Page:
dour [door, douuhr, dou-er] SynonymsExamplesWord Origin adjective

  1. sullen; gloomy: The captain’s dour look depressed us all.
  2. severe; stern: His dour criticism made us regret having undertaken the job.
  3. Scot. (of land) barren; rocky, infertile, or otherwise difficult or impossible to cultivate.

Origin of dour 1325–75; Middle English Latin dūrus dure1 Related formsdour·ly, adverbdour·ness, nounSynonyms for dour 1. morose, sour, moody. See glum. Related Words for dourest sullen, morose, harsh, glum, surly, bleak, dismal, dreary, forbidding, hard, saturnine, severe, sour, stringent, sulky, ugly, unfriendly, crabbed Examples from the Web for dourest Historical Examples of dourest

  • Mr Adam Wilkie is a Scot of the dourest and most sepulchral appearance.

    A Safety Match

    Ian Hay

  • The rôle fitted him very well, for he is the dourest politician in Yugoslavia—a perfectly honest, upright, injudicious patriot.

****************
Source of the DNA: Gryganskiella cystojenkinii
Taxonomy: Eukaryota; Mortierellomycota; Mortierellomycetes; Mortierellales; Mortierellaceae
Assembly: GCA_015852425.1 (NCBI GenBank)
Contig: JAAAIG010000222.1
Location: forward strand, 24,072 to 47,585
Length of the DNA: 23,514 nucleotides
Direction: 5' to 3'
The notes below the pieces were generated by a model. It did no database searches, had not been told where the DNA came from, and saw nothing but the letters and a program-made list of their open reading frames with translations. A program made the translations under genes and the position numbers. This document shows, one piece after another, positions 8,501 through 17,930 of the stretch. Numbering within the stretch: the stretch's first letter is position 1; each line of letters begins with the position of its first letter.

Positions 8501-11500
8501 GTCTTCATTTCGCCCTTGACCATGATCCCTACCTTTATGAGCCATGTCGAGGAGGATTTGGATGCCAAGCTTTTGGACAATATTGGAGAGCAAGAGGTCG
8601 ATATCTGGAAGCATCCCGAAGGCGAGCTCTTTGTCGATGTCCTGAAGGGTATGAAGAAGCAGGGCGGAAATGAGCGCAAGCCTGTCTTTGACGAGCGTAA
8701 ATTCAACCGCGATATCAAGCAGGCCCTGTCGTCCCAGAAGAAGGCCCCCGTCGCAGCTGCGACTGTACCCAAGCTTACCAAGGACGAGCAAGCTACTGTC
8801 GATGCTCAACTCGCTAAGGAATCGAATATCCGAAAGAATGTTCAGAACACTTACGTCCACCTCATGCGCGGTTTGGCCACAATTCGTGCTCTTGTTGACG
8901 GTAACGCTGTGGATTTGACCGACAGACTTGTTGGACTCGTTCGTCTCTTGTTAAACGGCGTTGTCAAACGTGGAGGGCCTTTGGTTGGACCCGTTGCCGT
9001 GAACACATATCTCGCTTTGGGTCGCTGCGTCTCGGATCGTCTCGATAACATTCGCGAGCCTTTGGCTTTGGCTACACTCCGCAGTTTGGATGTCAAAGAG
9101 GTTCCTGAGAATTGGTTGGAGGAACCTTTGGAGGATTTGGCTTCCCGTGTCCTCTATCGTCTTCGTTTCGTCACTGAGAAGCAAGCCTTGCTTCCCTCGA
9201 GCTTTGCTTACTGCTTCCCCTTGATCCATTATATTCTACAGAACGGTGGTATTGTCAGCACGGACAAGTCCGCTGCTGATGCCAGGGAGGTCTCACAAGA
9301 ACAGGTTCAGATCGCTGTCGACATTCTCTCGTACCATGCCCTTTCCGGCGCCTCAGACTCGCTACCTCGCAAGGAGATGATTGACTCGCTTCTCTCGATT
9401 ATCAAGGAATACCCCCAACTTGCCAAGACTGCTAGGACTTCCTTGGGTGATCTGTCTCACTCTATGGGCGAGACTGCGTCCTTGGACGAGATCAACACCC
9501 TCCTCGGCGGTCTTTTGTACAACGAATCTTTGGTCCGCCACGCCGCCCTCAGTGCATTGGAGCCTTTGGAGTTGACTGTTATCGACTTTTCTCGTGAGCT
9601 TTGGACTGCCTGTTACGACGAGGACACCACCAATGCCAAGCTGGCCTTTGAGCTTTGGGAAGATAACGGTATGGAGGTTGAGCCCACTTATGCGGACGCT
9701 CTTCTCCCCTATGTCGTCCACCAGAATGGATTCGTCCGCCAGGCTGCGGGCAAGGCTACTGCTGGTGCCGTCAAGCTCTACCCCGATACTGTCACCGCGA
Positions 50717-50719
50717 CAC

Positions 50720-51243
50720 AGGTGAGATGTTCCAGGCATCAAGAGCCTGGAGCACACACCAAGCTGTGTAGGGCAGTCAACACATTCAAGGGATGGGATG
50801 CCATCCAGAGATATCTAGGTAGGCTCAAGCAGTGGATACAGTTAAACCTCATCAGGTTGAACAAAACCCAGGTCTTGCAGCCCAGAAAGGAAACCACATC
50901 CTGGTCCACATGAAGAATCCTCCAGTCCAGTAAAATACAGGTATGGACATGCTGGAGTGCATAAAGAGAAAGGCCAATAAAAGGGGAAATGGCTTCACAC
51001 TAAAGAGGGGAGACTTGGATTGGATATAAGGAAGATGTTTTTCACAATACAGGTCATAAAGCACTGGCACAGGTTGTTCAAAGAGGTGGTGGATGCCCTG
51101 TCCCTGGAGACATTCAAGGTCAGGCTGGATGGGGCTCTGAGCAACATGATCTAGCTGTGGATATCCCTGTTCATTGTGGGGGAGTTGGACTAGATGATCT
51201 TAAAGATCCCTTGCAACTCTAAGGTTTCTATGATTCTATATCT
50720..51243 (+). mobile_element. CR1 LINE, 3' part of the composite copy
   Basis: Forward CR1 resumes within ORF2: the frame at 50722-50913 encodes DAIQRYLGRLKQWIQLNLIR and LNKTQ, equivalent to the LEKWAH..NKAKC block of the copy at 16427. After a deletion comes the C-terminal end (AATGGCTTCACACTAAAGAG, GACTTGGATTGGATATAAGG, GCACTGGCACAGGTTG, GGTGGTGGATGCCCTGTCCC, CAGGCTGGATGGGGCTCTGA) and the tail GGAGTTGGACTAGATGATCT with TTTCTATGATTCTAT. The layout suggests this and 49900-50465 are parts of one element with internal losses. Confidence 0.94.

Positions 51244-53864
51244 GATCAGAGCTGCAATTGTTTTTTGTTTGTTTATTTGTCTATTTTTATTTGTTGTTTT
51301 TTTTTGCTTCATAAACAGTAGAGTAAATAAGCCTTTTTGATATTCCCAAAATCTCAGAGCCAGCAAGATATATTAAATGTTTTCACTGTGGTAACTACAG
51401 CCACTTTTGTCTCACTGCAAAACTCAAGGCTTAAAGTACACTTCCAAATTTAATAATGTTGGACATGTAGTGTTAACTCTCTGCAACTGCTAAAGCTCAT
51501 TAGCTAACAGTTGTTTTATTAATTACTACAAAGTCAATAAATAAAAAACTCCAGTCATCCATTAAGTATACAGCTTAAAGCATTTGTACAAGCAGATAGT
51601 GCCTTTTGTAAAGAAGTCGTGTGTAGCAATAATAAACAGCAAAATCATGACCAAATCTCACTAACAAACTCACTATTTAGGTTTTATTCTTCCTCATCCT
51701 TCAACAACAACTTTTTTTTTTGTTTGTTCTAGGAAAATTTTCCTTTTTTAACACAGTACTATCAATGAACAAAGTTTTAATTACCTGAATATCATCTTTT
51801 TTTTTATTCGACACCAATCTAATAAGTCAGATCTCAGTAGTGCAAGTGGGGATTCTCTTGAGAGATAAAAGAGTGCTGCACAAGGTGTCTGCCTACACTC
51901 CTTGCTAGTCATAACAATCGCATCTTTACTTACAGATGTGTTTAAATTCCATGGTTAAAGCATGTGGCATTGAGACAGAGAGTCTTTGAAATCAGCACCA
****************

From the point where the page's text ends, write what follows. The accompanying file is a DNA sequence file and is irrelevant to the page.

The Birth of Yugoslavia, Volume 2

    Henry Baerlein

  • And so we might, had it not been for the innate depravity of man as exemplified in the dourest driver that ever handled reins.

    From Gretna Green to Land’s End

    Katharine Lee Bates

  • And this is how one Englishwoman found out that the Scot is at once the dourest and the tenderest of men.

    His Majesty Baby and Some Common People

    Ian MacLaren

  • When he opened his cabin door he was confronted by the dourest aspect of the north that he had yet seen.

    Burned Bridges

    Bertrand W. Sinclair

  • British Dictionary definitions for dourest dour adjective

    1. sullen
    2. hard or obstinate

    Derived Formsdourly, adverbdourness, nounWord Origin for dour C14: probably from Latin dūrus hard Word Origin and History for dourest dour adj.

    mid-14c., “severe,” from Scottish and northern England dialect, probably from Latin durus “hard” (see endure); sense of “gloomy, sullen” is late 15c.

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